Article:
Ayala was represented in the investigation by attorney Susan Estrich. The investigation against Ayala extended to more than 60 witnesses, and the outcome divided scholars. Camilo José Cela Conde and Elizabeth Loftus defended him, the latter saying that she was "shocked that this man's life was ruined over this collection of reactions to his behavior" and described the allegations as "thin." In contrast, T. Jane Zelikova, the founder of 500 Women Scientists, supported Ayala's ouster. Ann Olivarius, a lawyer and sexual harassment expert who reviewed the report at the request of Science magazine, said that the Ayala did not "have sex with students or pressure them directly for sex" but "clearly made multiple women feel degraded" and continued to do so "after senior university officials warned him to stop acting in these ways."
Ayala returned to his private life, and the university removed his name from the School of Biological Sciences, the Science Library, and endowed chairs that had been named after Ayala. The American Association for the Advancement of Science removed his fellowship status. The U.S. National Academy of Sciences rescinded Ayala's membership for violation of Section 4 of the NAS Code of Conduct, effective June 23, 2021.
In 2001, Ayala was awarded the National Medal of Science. On April 13, 2007, he was awarded the first of 100 bicentennial medals at Mount Saint Mary's University for lecturing there as the first presenter for the Bicentennial Distinguished Lecture Series. His lecture was entitled "The Biological Foundations of Morality". Other awards he received include the Gold Honorary Gregor Mendel Medal of the Czech Academy of Sciences, the Gold Medal of the Accademia Nazionale dei Lincei, the Gold Medal of the Stazione Zoologica in Naples, the President's Award of the American Institute of Biological Sciences, the AAAS Award for Scientific Freedom and Responsibility and 150th Anniversary Leadership Medal of the AAAS, the Medal of the College of France, the UCI Medal of the University of California, the 1998 Distinguished Scientist Award from the SACNAS, and Sigma Xi's William Procter Prize for Scientific Achievement, 2000. In 2010, he was awarded the Templeton Prize. The science library at UCI was named after him from 2010 until 2018, when his name was removed after a university investigation concluded that his conduct with respect to three women violated university policies. Ayala delivered a lecture at the Trotter Prize ceremony in 2011 entitled "Darwin's Gift to Science and Religion." In 2014, UCI named its School of Biological Sciences the Francisco J. Ayala School of Biological Sciences after Ayala. UCI removed his name from the library and school in 2018, after finding that he sexually harassed at least four women.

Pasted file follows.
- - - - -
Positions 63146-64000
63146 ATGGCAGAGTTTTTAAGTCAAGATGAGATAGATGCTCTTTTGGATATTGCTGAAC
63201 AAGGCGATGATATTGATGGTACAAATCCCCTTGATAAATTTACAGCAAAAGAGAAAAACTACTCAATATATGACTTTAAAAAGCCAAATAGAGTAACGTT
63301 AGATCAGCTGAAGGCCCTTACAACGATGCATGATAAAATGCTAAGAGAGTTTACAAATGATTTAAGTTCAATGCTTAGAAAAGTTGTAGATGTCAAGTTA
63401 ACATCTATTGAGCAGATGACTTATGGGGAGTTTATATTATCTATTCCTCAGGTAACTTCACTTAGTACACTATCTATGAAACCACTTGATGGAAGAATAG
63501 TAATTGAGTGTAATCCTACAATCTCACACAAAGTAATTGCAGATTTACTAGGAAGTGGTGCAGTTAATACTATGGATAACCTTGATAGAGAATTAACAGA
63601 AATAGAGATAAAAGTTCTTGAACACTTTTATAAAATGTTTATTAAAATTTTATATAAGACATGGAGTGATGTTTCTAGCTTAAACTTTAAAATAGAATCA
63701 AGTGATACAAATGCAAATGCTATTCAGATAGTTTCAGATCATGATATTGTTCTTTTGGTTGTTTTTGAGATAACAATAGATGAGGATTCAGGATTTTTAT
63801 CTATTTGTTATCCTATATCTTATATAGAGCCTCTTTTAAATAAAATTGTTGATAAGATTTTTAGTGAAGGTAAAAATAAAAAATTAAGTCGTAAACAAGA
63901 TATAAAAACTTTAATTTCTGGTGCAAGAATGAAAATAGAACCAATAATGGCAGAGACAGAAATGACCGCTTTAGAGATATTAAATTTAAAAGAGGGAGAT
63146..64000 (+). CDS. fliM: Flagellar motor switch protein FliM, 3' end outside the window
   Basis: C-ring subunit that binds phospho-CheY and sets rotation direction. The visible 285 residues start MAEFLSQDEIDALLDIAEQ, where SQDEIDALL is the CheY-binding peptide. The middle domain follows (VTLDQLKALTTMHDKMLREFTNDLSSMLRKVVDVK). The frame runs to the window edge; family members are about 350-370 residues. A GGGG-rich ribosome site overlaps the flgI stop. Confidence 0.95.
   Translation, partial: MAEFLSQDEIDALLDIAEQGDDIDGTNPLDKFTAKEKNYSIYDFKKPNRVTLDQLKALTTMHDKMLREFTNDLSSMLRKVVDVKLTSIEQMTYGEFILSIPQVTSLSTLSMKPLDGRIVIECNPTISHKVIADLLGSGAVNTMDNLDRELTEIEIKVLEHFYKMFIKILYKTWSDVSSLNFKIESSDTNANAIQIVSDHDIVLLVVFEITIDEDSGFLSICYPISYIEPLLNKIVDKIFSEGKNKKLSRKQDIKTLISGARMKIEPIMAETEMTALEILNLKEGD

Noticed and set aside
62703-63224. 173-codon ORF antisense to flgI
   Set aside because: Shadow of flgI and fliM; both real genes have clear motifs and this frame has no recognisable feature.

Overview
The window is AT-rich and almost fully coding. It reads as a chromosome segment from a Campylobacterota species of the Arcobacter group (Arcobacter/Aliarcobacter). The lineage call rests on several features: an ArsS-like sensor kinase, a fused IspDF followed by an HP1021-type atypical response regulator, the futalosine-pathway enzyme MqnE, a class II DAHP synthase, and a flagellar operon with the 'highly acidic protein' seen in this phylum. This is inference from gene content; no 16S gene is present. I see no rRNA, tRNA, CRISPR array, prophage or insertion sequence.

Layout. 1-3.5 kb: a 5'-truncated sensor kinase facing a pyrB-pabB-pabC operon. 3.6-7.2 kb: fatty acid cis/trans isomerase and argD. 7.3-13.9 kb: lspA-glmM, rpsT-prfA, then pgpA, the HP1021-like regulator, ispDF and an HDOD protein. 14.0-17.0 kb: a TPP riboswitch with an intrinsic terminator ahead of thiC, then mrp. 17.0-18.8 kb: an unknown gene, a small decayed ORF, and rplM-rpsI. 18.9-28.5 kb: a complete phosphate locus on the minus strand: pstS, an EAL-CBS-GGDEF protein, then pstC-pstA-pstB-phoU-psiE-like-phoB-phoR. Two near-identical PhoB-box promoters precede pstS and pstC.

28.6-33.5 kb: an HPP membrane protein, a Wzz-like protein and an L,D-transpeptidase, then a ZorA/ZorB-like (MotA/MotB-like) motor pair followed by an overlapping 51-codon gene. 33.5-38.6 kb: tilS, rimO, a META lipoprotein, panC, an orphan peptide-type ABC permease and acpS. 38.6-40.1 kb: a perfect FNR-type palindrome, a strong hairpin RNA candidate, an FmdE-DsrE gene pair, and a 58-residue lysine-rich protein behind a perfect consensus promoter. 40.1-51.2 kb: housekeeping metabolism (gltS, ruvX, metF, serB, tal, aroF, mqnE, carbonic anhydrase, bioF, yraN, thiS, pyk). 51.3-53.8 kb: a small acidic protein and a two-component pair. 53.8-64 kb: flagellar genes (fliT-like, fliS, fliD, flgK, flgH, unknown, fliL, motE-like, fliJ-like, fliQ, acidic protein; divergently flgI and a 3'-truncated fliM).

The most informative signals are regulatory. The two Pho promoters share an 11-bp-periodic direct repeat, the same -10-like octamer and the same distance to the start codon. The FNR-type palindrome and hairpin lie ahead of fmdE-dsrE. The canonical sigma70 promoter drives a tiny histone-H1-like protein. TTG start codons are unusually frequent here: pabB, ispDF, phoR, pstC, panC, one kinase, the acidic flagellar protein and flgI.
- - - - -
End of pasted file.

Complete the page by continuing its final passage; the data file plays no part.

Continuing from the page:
Ayala was elected a Fellow of the American Academy of Arts and Sciences in 1977, though his fellowship status was later been revoked. He was a member of the American Philosophical Society. He was also a foreign member of the Russian Academy of Sciences, the Accademia Nazionale dei Lincei in Rome, the Spanish Royal Academy of Sciences, the Mexican Academy of Sciences, and the Serbian Academy of Sciences and Arts. He had honorary degrees from the University of Athens, the University of Bologna, the University of Barcelona, the University of the Balearic Islands, the University of León, the University of Madrid, the University of Salamanca, the University of Valencia, the University of Vigo, Far Eastern National University, Masaryk University and University of Warsaw.
Francisco Ayala was born to Francisco Ayala and Soledad Pereda. In the late 1960s he met Mary Henderson, they married on May 27, 1968. They had two sons: Francisco José (b. 1969) and Carlos Alberto (b. 1972). Their marriage ended in divorce, and in 1985 he married an ecologist named Hana Ayala (née Lostáková, born 1956). They lived in Irvine, California. He died from a heart attack on March 3, 2023 in Newport Beach, a week before his 89th birthday.
Ayala has published 950 publications and 30 books. Recently published books include:
I shudder in terror at the thought that some people of faith would implicitly attribute this calamity to the Creator's faulty design. I rather see it as a consequence of the clumsy ways of the evolutionary process..
Later, when I was studying the theology in Salamanca, Darwin was a much-welcomed friend. The theory of evolution provided the solution to the remaining component of the problem of evil. As floods and drought were a necessary consequence of the fabric of the physical world, predators and parasites, dysfunctions and diseases were a consequence of the evolution of life. They were not a result of a deficient or malevolent design: the features of organisms were not designed by the Creator.
Religious scholars in the past had struggled with imperfection ... in the living world, which [is] difficult to explain if [it is] the outcome of God's design. ... Evolution came to the rescue. ... The theory of evolution, which at first had seemed to remove the need for God in the world, now has convincingly removed the need to explain the world's imperfections as failed outcomes of God's design.
Dr. Ayala does not say whether he remains a religious believer. "I don't want to be tagged," he said. "By one side or the other."